The Wall Street Journal, December 5, 2013, by Naftali Bendavid
As Witnesses Die, Historians Find Reality of Tragedy Harder to Convey
JEMEPPE-SUR-SAMBRE, Belgium—Simon Gronowski, an 82-year-old Holocaust survivor, mesmerized schoolchildren in this small town recently with a detailed account of jumping off a train to Auschwitz and hiding from the Nazis for three years.
The students lobbed close to 50 questions at him, ranging from the unsophisticated—”Did you meet Hitler ?”—to the sensitive, like his feelings about losing the mother and sister who stayed on the train.
But the talk exhausted Mr. Gronowski. His knees bother him, he doesn’t hear that well, and it isn’t clear how much longer he can deliver such talks, though he has no plans to stop. “My children and my grandchildren will talk about it,” he said. “I can’t do any more than I’m doing.”
Mr. Gronowski’s plight underlines an increasingly urgent problem facing those seeking to memorialize the Holocaust: Nearly seven decades after World War II ended, the final survivors are aging and dying off, making it immensely harder to convey the tragedy’s reality, which has become only more engraved in public sentiment since a large trove of Nazi-confiscated artworks was recently disclosed.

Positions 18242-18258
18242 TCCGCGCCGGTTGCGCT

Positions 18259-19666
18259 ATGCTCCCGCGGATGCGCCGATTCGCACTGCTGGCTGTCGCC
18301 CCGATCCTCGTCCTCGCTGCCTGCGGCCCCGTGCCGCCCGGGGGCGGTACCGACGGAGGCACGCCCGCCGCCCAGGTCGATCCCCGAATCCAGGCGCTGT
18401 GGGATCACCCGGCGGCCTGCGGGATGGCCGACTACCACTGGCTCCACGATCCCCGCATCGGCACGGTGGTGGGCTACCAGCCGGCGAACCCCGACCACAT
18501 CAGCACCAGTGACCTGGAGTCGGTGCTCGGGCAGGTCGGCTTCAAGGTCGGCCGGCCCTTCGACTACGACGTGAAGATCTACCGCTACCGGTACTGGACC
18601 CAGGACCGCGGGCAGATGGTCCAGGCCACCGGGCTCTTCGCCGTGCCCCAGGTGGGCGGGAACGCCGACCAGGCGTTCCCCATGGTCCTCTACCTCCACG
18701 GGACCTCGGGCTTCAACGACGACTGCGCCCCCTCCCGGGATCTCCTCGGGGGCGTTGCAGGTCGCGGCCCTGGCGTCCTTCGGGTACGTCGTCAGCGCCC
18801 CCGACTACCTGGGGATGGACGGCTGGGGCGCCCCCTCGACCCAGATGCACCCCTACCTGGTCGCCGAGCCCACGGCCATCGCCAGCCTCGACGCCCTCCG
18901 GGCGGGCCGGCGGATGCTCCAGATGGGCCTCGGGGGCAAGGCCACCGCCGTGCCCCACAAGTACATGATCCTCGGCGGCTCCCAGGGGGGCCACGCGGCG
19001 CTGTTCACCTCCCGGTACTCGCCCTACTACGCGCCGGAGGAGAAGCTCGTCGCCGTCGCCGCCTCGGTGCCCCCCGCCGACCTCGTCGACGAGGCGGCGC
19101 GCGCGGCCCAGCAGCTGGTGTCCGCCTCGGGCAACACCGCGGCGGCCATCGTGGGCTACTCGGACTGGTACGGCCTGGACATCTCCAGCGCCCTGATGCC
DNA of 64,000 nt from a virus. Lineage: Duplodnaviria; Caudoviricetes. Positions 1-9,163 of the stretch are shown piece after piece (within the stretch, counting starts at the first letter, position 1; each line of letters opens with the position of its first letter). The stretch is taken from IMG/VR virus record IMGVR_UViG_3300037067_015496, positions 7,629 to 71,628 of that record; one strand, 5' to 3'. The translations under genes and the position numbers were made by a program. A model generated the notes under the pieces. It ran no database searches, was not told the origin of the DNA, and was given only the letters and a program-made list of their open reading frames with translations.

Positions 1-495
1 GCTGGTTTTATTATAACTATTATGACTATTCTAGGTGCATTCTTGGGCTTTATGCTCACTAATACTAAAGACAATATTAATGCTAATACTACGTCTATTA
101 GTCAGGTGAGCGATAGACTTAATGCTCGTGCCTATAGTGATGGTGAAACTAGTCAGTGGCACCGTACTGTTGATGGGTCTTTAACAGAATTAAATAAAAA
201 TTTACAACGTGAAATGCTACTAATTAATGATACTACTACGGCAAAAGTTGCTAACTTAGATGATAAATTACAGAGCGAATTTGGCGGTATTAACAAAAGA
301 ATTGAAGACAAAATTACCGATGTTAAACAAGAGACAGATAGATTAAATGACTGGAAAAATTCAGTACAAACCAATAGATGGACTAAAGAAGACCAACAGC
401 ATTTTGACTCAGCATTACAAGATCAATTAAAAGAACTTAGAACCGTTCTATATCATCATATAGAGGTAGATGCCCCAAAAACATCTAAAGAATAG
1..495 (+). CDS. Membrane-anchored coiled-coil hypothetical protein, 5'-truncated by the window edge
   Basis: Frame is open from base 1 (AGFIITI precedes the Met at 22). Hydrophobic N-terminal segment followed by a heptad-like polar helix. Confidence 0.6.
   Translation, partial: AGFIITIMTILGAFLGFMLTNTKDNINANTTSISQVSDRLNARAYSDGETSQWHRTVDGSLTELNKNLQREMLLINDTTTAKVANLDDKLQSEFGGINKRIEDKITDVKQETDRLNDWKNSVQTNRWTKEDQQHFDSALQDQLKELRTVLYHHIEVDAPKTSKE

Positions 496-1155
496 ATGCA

A survivor who was 20 when Auschwitz was liberated would be 88 today, and already few are left who were adults during the war. “Nothing has as much impact as seeing the person in real life,” said Regina Sluszny, 74, who was hidden from the Nazis as a child. “But we have no choice.
The Claims Conference, which negotiates with Germany on payments to survivors, says roughly 160,000 people remain world-wide who lived in Nazi camps or ghettos, or who hid during the war. But that is a broad category, and many are frail or isolated, so the number of active witnesses is a fraction of that, especially in some specific cases. Of the 850,000 people slated for extermination at the Treblinka death camp in Poland, for example, 67 survived the war. Of those, two remain, according to the Museum of Struggle and Martyrdom in Treblinka.
Figures for camps that focused on forced labor rather than killing are more complex, because more inmates survived and moved among camps. Bergen-Belsen, in Germany, had roughly 50,000 inmates at liberation, though about 10,000 died within weeks. Today, the Bergen-Belsen Memorial and Museum knows of about 2,000 survivors.
The world’s Holocaust memorials are scrambling to react. The U.S. Holocaust Memorial Museum and Israel’s Yad Vashem are accelerating their collection of personal artifacts like dolls and diaries. Almost all Holocaust museums now feature eyewitness recordings. The Shoah Foundation, founded by Steven Spielberg, is developing holograms of survivors that can interact with visitors.